The French Quarter always seems to have magic in the air, but during the holidays it’s even more magnificent. French Quarter Festivals Inc. will produce the 10th annual Christmas New Orleans Style to warm the hearts of even the grumpiest Scrooge.
Throughout the month, special exhibits and presentations will take place; highlights include performances at St. Louis Cathedral by Irvin Mayfield, Rachel van Voorhees, Ellis Marsalis, Theresa Andersson and other local favorites. Cooking demonstrations abound at Arnaud’s, Palace Café, Mr. B’s Bistro and Muriel’s. In addition, various establishments and museums are throwing open their doors to invite revelers in to cherish the delights of the season.
Information, 522-5730, www.fqfi.org/christmas.
It is pretty difficult to imagine what New Orleans must have been like during the Prohibition era, but when it ended in 1933, most people in their right minds were ready to get back to their once-again legal drinking.
Pat O’Brien, who had operated a speakeasy, was now free to open it into a legitimate drinking establishment and it was instantly filled as locals and tourists rejoiced at its festivity. This year, the establishment that’s known for its sweet and succulent specialty hurricane drinks, as well as its piano bar, will host a grand block party to celebrate the 75th anniversary of Pat O’Brien’s on Dec. 3. The Bucktown All-Stars will perform, and the bar will offer a selection of drink specials. It is rumored that even Santa Claus will be in attendance. In addition, Pat O'Brien’s will be selling a special silver anniversary glass, with profits benefiting the 8th District NOPD and Firefighters.
Information, 525-4823, www.patobriens.com.
Okra on da Bayou
A native of South Louisiana, Perry Martin has directed plays in the area, many of them featuring signature Cajun humor. This month, Martin has teamed up with nationally acclaimed playwright Anne Galjour, on a production of Okra, which takes a comical look at a mother-daughter relationship. Lillian Bourgeois is a mother who’s a bit overbearing with her daughters, which may be a common phenomenon to which are added spicy Cajun jokes.
Another highlight of this production is its setting. The Bayou Playhouse, located in Lockport, opened on the third anniversary of Hurricane Katrina and is built of pieces from the old True Brew Playhouse, in New Orleans’ Warehouse District, which was destroyed by the storm. It is located across the bayou from the original Lockport locks and to get there from New Orleans, one must pass through the cypress groves along Louisiana Highway 1.
The play will run from Dec. 5-Feb.1, 2009, weekends excluding Christmas.
Information, (888) 99-BAYOU (22968), www.bayouplayhouse.com.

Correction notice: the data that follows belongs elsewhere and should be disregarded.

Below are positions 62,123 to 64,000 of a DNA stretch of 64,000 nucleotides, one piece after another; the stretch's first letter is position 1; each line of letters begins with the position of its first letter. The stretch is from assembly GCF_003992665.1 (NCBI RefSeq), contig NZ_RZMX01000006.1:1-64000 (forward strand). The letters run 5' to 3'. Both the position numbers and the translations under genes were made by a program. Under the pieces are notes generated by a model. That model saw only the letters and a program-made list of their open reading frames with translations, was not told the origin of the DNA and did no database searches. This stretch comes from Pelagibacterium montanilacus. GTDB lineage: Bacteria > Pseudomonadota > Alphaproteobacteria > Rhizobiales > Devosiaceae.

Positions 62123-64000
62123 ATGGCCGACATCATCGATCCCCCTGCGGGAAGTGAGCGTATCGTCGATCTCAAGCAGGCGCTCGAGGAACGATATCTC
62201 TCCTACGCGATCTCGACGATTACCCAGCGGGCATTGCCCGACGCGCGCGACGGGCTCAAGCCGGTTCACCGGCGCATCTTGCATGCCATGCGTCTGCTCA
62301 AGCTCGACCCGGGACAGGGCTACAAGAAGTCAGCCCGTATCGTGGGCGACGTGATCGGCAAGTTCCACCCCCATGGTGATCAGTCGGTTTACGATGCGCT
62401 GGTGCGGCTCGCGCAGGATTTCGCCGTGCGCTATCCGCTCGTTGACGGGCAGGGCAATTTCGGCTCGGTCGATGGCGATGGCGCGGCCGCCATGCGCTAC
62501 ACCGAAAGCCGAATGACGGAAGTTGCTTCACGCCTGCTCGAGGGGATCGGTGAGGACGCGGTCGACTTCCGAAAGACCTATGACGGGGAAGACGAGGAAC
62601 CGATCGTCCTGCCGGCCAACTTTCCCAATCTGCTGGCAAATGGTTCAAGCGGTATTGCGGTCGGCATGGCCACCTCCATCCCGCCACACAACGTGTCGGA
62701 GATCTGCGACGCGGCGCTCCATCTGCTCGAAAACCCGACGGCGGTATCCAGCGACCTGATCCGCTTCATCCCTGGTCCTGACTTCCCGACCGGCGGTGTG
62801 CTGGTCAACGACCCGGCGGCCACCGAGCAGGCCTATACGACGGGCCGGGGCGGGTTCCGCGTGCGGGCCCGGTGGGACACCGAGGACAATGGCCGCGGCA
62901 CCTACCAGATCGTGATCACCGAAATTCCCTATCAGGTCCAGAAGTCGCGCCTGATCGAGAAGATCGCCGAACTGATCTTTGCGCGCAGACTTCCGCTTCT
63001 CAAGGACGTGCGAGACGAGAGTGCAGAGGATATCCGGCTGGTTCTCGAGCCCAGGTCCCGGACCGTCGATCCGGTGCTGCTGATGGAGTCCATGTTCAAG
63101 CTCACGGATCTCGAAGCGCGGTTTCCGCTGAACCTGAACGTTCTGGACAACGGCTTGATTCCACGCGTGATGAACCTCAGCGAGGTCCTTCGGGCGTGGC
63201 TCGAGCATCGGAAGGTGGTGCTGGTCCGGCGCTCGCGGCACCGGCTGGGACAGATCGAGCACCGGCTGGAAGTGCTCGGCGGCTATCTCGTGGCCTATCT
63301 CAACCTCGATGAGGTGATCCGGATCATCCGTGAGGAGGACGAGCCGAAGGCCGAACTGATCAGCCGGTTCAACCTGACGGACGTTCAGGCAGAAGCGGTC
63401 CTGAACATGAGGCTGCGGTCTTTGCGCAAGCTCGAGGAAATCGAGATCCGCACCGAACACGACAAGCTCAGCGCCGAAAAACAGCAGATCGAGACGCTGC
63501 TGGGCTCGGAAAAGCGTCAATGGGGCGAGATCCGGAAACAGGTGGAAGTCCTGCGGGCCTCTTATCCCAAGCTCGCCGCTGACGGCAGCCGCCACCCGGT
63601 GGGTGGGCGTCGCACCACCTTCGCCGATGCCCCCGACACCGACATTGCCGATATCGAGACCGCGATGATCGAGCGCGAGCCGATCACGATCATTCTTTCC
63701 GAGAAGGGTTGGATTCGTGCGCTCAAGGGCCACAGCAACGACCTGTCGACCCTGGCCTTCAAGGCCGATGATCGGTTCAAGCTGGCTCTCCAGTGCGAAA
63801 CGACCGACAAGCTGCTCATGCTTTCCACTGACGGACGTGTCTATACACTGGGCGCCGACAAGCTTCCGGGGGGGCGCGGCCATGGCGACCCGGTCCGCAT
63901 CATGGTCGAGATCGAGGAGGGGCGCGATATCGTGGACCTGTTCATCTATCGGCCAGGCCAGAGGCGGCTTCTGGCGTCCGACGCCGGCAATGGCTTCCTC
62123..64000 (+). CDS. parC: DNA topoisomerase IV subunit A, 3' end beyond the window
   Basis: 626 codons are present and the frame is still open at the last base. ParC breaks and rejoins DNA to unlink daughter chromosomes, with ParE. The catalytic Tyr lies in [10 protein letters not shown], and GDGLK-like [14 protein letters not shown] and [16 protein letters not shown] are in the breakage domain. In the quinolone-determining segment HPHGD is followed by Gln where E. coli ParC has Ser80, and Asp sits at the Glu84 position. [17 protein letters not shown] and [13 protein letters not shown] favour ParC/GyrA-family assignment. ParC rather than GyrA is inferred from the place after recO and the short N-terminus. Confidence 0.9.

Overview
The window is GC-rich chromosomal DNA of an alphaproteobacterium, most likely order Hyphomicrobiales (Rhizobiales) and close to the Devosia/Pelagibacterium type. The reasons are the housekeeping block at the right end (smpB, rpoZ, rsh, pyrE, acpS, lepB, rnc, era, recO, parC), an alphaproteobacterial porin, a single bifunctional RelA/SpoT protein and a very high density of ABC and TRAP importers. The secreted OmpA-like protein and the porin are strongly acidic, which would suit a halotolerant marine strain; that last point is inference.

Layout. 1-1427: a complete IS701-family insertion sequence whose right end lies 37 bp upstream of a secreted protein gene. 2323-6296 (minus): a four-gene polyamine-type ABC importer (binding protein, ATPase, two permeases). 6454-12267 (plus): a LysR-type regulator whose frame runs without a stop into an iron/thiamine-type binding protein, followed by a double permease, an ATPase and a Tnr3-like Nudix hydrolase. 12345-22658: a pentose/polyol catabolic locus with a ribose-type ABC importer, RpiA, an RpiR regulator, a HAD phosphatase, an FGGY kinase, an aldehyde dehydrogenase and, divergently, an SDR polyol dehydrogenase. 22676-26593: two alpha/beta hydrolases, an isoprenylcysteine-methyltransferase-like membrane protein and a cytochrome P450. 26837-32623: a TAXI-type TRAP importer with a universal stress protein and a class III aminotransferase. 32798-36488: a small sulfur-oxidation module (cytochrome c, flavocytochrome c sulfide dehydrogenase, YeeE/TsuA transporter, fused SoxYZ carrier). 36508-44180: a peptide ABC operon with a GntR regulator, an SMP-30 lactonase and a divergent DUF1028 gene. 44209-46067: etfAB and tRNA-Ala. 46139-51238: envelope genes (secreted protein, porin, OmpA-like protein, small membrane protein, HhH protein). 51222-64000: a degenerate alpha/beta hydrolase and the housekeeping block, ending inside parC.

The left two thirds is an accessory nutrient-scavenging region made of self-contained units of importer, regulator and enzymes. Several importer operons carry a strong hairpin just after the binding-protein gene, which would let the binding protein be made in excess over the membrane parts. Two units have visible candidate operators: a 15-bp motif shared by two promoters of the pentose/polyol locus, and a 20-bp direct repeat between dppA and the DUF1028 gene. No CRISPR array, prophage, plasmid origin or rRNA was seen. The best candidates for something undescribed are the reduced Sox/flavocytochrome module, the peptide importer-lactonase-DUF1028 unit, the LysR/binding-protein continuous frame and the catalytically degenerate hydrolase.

Riverwalk’s Festival of Lights
Chabad Lubavitch of Louisiana House will help host Hanukkah at the Riverwalk on Sunday, Dec. 21 from 4-6 p.m. at Spanish Plaza. The annual event will feature a grand menorah lighting, a new “human menorah” and greetings from political and community leaders, as well as a tribute to newcomers in the Jewish community.
Other entertainment will include live music, a kosher food booth, a complimentary latke bar and a Judaica sale along with children’s activities such as arts and crafts.
Chabad Lubavitch, which was established in 1975, provides the state – particularly the New Orleans area – with a range of educational, social and religious services.
Miracle on 34th Street, the beloved Christmas story, is brought back to life thanks to the Jefferson Performing Arts Society.
The main character, Kris Kringle, is hired to pose as Santa Claus during the holiday season for Macy’s in New York City, and he does such a fine job that many begin to wonder if he’s the real thing, while some suspect he’s, in reality, mentally ill. A story of faith and promise, the play is sure to remind viewers that miracles can happen.
The production will run from Dec. 5-14 and will be directed by Janet Shea.
Information, 885-2000, www.jpas.org.
The Art of Giving
The Ogden Museum of Southern Art will host deluxe shopping as well as a Family Fun Day on Dec. 6. The museum’s first-floor retail space, atrium and mezzanine will be filled with unique pieces by more than 35 artists, many of whom will be in attendance. One of the bonuses: no state taxes on purchases of original art, because the Ogden is considered to be in a special cultural district. Museum members receive a 15 percent discount on purchases. There will also be gift-making tables for children to create custom-made items based on works in the Ogden collection. Visitors can also view exhibitions of works by Sally Mann, Margaret Evangeline, Douglas Bourgeois, Lisa Silvestri, Martin Payton, Benny Andrews and George Andrews, as well as art from the Ogden’s Permanent Collection.
Information, 539-9600, www.ogdenmuseum.org